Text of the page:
This model involves selecting a core platform which will accommodate most of your needs, but doesn’t restrict your business to a technology per application within your business. With Docker support in Windows Server 2016, this approach is becoming increasingly popular in corporations, as well as small teams.
This way, your team are slightly more free (than using a specific language or stack) to create on their own terms, but having a defined platform at the base provides a little more structure and organisation.
It’s almost the opposite to the free-for-all approach described above and makes things easier to manage under a single platform.
Upsides: Be less fussy about the talent you hire, easier to maintain with common base
Downsides: Might not suit smaller teams
Closed (or vendor specific) software gets a bad name in 2018, but if done correctly and opened up to developers, it can be the right choice in many situations, especially when building a platform.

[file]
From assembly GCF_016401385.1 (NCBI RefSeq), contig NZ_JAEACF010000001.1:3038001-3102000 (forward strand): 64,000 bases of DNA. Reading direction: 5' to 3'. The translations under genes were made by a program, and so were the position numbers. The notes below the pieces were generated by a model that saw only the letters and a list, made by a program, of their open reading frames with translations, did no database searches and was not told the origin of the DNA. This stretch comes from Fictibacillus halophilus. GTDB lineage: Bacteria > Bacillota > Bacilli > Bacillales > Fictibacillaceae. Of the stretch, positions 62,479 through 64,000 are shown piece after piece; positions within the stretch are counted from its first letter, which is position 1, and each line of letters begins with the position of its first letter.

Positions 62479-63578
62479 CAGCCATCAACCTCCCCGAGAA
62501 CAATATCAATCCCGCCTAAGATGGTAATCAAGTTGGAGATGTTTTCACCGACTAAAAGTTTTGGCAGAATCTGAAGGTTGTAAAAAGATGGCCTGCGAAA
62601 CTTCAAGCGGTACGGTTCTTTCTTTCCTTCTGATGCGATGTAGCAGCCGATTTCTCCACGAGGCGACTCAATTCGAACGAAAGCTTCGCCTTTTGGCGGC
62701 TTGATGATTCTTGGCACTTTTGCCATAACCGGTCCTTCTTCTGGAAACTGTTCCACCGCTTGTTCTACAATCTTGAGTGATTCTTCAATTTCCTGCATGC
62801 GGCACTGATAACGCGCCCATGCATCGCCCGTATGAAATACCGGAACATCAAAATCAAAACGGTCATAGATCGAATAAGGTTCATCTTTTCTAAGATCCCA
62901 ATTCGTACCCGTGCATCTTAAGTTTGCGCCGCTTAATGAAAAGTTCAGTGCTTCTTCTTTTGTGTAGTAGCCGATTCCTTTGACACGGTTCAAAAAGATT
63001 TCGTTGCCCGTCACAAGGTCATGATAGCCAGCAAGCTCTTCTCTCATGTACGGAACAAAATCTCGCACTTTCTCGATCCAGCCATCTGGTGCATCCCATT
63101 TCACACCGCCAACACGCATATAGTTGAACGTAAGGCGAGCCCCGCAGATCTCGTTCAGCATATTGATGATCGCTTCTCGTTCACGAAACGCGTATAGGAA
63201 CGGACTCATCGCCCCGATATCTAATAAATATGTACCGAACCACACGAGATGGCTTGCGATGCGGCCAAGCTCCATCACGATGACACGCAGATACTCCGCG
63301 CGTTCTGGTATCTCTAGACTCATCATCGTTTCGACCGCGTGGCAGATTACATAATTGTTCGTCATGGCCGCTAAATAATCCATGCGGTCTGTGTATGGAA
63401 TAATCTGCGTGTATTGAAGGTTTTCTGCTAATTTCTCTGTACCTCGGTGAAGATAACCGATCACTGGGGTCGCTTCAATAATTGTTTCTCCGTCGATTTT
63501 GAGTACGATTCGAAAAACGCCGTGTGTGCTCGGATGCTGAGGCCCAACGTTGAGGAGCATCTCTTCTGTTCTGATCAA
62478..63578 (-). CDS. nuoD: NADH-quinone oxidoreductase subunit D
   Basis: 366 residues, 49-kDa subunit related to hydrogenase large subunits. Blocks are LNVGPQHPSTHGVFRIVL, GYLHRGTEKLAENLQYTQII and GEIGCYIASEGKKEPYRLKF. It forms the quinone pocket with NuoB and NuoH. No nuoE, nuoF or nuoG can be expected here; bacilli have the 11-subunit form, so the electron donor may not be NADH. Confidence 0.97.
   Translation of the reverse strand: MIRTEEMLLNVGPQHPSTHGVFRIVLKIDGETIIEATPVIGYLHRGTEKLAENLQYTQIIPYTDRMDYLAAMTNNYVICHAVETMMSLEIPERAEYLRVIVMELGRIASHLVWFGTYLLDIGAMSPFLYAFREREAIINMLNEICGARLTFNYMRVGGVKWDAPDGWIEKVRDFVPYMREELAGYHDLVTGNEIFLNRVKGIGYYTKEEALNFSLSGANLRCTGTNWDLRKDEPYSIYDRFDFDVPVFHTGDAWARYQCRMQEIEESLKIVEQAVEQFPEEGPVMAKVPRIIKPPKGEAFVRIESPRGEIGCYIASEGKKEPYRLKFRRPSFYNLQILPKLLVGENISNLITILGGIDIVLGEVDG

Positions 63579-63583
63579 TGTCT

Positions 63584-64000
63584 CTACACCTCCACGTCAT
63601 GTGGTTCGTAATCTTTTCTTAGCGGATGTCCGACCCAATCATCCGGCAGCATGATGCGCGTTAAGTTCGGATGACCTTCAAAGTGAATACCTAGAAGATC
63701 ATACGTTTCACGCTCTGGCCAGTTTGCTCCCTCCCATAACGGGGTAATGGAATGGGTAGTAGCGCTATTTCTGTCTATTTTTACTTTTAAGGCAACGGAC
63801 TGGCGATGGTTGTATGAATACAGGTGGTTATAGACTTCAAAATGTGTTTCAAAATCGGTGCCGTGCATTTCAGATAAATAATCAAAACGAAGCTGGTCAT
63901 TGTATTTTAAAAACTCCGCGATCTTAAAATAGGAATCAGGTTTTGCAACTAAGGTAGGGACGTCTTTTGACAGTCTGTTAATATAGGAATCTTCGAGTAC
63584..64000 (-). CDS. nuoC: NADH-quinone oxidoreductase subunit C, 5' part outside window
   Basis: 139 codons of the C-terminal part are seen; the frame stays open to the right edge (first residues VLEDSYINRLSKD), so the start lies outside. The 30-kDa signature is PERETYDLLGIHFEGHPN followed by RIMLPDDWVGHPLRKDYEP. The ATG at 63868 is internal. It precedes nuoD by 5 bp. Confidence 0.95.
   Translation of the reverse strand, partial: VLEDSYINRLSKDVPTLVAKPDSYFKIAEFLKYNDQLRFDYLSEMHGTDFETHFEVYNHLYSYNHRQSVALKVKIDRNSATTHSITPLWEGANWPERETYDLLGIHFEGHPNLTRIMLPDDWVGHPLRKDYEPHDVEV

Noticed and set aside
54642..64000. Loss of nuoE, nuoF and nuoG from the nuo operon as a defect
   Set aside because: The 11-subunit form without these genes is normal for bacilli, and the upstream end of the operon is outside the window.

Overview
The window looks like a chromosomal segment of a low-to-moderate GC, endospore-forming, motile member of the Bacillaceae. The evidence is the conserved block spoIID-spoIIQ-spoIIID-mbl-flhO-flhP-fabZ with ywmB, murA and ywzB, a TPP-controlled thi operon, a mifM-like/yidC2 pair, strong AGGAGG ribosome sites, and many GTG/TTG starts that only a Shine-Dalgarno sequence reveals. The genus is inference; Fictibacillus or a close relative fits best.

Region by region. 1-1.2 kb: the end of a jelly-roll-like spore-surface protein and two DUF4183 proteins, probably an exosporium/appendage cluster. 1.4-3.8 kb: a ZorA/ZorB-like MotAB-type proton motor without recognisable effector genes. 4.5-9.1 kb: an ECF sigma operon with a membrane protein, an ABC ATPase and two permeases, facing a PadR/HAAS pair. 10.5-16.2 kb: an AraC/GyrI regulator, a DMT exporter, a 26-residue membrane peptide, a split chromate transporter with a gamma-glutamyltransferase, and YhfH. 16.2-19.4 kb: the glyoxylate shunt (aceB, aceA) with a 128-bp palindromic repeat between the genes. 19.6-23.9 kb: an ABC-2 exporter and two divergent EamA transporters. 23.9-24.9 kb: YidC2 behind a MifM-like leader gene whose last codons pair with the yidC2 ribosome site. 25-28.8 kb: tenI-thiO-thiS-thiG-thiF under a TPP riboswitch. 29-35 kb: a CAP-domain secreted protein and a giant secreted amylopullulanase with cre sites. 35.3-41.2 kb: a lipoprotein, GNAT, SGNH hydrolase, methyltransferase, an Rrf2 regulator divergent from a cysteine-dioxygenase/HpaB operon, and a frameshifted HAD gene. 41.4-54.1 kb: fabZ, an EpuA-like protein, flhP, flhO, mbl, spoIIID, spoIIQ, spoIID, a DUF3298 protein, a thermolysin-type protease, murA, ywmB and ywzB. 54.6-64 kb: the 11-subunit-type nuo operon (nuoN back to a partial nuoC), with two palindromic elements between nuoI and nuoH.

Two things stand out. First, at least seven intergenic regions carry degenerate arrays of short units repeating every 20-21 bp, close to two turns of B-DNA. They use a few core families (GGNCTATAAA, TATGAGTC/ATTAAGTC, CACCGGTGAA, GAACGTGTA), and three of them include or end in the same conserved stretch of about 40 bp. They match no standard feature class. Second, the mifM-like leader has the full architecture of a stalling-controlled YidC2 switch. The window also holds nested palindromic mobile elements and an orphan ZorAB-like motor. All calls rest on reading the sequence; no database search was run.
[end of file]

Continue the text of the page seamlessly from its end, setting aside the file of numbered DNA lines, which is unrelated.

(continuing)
Upsides: Go deep with industry specific features, entire team on same stack, easier management, better stability if everyone in the team can support it
Downsides: Vendor locking, technology locking, harder to change if entire platform is based on one technology.
Overall, my core values remain consistent throughout the years:
Note that my thoughts below don’t cover the product side, which is roughly covered here.
Today I spent the morning meeting students at CodeClan in Glasgow. The team is helping nurture new talent in the Scottish software scene via an intense 16-week course covering everything from object-oriented principles to designing and developing apps in a variety of languages.
Taught by industry professionals, the candidates were all equipped with not only the technical principles, but taught that software development is an increasingly social career choice, with the best results coming from interaction & understanding over “technical-first” development.
What’s more, many of the courses are SQA approved, meaning they’re able to award recognised qualifications. If you’re interested in getting started in software development or are an employer looking for some new recruits, check them out at http://codeclan.com